X-ray free-electron lasers (FELs) enable crystallographic data collection using extremely bright femtosecond pulses from microscopic crystals beyond the limitations of conventional radiation damage. This diffraction-before- destruction approach requires a new crystal for each FEL shot and, since the crystals cannot be rotated during the X-ray pulse, data collection requires averaging over many different crystals and a Monte Carlo integration of the diffraction intensities, making the accurate determination of structure factors challenging. To investigate whether sufficient accuracy can be attained for the measurement of anomalous signal, a large data set was collected from lysozyme microcrystals at the newly established 'multi-purpose spectroscopy/imaging instrument' of the SPring-8 Ångstrom Compact Free-Electron Laser (SACLA) at RIKEN Harima. Anomalous difference density maps calculated from these data demonstrate that serial femtosecond crystallography using a free-electron laser is sufficiently accurate to measure even the very weak anomalous signal of naturally occurring S atoms in a protein at a photon energy of 7.3 keV.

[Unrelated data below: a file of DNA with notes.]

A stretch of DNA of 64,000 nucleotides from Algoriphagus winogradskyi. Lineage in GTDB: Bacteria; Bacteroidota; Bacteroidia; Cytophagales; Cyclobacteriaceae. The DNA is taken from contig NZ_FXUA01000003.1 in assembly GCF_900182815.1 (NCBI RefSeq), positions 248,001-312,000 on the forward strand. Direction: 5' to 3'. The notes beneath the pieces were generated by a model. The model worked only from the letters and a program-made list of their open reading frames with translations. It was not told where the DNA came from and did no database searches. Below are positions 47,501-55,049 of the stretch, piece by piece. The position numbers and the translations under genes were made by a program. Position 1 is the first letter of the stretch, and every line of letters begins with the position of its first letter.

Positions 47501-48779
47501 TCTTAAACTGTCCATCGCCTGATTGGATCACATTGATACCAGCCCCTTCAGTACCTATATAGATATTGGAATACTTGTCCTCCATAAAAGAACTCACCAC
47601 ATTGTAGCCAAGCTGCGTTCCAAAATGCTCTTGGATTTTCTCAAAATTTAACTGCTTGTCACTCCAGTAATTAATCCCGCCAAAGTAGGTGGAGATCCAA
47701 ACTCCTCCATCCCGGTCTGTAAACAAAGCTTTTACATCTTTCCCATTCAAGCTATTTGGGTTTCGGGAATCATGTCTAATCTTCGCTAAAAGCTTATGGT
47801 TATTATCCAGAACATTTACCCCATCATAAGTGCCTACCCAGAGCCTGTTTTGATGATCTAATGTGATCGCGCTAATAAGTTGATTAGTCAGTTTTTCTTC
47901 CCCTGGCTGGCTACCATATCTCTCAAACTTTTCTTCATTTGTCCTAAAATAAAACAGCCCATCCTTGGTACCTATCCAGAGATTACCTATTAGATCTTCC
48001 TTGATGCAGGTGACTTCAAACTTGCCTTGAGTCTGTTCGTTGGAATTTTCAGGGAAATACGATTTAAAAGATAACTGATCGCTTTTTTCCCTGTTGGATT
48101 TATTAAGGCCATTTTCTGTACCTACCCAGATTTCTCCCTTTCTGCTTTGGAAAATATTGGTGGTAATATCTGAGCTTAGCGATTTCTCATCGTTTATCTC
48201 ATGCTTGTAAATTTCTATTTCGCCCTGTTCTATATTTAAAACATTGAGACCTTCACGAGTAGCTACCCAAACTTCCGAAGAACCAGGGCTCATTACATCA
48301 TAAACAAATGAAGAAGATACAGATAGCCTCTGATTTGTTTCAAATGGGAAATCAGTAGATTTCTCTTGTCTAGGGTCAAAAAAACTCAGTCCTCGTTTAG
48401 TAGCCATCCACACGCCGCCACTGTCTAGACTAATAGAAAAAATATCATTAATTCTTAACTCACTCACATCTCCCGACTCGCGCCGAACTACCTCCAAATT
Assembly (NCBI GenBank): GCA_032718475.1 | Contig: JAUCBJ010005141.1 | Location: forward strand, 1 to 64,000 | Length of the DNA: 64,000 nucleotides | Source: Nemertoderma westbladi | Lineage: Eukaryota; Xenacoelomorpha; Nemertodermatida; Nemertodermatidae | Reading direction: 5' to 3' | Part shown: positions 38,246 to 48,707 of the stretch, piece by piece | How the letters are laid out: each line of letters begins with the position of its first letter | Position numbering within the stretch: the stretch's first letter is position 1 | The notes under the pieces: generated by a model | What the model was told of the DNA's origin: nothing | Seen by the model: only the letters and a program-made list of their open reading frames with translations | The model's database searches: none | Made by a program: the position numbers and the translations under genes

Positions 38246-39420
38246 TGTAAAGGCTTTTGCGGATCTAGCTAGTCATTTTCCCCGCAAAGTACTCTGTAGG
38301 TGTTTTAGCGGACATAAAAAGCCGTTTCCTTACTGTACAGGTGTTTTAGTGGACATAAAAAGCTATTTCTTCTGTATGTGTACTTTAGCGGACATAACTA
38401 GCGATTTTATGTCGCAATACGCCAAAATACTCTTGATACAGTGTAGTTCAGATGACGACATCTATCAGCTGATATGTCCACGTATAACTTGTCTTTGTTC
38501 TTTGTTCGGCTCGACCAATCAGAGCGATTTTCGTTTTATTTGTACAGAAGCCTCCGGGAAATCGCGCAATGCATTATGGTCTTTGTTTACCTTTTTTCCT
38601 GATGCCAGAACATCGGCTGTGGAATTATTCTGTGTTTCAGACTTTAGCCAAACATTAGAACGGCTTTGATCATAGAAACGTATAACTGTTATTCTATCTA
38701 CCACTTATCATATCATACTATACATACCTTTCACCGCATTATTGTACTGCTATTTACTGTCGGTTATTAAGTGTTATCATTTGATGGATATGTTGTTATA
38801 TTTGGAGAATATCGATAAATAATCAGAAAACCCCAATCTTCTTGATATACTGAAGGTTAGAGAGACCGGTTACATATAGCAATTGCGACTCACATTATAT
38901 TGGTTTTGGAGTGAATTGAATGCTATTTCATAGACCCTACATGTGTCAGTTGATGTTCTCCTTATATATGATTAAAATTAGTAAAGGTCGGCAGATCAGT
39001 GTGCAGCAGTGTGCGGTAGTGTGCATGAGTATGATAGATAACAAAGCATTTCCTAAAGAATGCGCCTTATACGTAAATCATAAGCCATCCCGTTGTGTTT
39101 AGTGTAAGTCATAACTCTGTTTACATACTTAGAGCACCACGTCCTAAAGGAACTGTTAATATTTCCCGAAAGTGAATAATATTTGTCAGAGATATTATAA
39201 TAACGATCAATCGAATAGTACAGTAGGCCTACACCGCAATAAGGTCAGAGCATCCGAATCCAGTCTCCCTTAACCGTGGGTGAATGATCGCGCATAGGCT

|ジャーナル||Acta Crystallographica Section D: Biological Crystallography|
|出版ステータス||Published - 2013 5|
ASJC Scopus subject areas
- Structural Biology